Yandex, Russia’s ‘homegrown Google’, is adding an English interface to its Yandex.Translate app for iOS, along with support for more language translation pairs, in order to widen the app’s appeal and start building an international user-base. The original app launched in December with a Russian interface, offering translations between Russian and eight languages, including English, Ukrainian, Turkish, Czech, Bulgarian, Romanian and Serbian.
As well as adding an English version of the app, Yandex has increased the supported English translation pairs from three options before (English<->Russian, English<->Ukrainian, English<->Turkish) to eight, with the addition of: English<->Spanish, English<->German, English<->French, English<->Italian and English<->Czech.
The majority of the app’s current translations – more than 85% – are between Russian and English, according to Yandex. And 98% of all downloads come from Russia and Ukraine. But the company claims there is “considerable interest” from mobile users in the U.S., China, France, the U.K. and Israel, which it hopes will grow now that it’s adding an English UI. In tandem it is also releasing a version of the app with a Ukrainian UI.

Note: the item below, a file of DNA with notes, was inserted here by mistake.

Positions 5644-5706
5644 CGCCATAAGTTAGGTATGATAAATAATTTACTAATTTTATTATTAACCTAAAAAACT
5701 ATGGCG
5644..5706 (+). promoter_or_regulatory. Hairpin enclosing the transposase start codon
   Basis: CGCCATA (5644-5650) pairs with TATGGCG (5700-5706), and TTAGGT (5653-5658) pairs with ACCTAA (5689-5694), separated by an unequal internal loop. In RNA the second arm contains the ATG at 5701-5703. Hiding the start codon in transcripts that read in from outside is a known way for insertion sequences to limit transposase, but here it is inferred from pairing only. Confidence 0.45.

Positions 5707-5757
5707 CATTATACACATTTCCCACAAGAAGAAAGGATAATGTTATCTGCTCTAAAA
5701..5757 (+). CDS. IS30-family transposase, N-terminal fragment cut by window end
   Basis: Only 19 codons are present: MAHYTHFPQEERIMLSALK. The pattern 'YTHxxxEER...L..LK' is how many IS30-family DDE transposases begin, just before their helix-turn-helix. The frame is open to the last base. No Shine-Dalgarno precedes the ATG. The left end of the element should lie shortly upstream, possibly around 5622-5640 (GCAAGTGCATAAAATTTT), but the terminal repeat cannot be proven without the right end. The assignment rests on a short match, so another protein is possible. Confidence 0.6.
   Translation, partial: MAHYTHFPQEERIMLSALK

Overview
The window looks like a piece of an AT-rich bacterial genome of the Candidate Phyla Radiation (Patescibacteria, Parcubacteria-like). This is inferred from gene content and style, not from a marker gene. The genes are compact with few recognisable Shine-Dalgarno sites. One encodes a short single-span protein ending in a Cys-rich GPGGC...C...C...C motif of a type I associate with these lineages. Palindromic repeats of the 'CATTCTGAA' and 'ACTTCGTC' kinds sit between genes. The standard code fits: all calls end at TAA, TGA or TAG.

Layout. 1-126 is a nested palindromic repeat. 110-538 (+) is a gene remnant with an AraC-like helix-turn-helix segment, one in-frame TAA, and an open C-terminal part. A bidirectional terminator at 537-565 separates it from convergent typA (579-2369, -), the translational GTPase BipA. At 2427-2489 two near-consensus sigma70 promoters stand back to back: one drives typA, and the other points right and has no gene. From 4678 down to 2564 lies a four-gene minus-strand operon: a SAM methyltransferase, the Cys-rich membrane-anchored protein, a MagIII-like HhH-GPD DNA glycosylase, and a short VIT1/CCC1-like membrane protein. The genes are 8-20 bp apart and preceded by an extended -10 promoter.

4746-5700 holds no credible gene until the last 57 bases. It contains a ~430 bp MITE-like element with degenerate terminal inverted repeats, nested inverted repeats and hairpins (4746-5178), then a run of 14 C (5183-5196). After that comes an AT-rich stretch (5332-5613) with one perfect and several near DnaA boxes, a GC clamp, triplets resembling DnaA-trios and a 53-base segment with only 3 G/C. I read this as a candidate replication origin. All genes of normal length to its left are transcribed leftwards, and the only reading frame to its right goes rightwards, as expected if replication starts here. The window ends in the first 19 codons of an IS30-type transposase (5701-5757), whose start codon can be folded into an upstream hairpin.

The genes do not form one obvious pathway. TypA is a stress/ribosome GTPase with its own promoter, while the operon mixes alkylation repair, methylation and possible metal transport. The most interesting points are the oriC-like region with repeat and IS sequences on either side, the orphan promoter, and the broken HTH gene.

Yandex’s original online translation service rolled out two years ago, and the app is powered by the same machine translation technology. It automatically detects the source of the language, rather than the user having to specify from a list. Other features includes real-time translations as the user types, and a proprietary predictive text technology to reduce typo-based errors. There’s a text-to-speech component, powered by Acapela, along with the ability to sound translated words. And while the app needs an Internet connection to function, translation history is stored locally on the device and can be accessed while offline.
The (free) Yandex.Translate app has had more than 150,000 downloads since its launch in December 2012, according to the company. It says it’s getting almost 40,000 downloads every month on average, and serves more than 15,000 users — generating more than 100,000 translations every day.
Yandex has slowly been ramping up its efforts to push beyond its traditional stronghold of Russian and its neighbouring countries, while also bolstering its position in its home market.
Last year, for instance, it extended the reach of its digital mapping service, maps.yandex, launching international maps for Europe and the U.S. While in its home market the company launched its own Internet browser and an Android app store in a bid to keep Google at bay.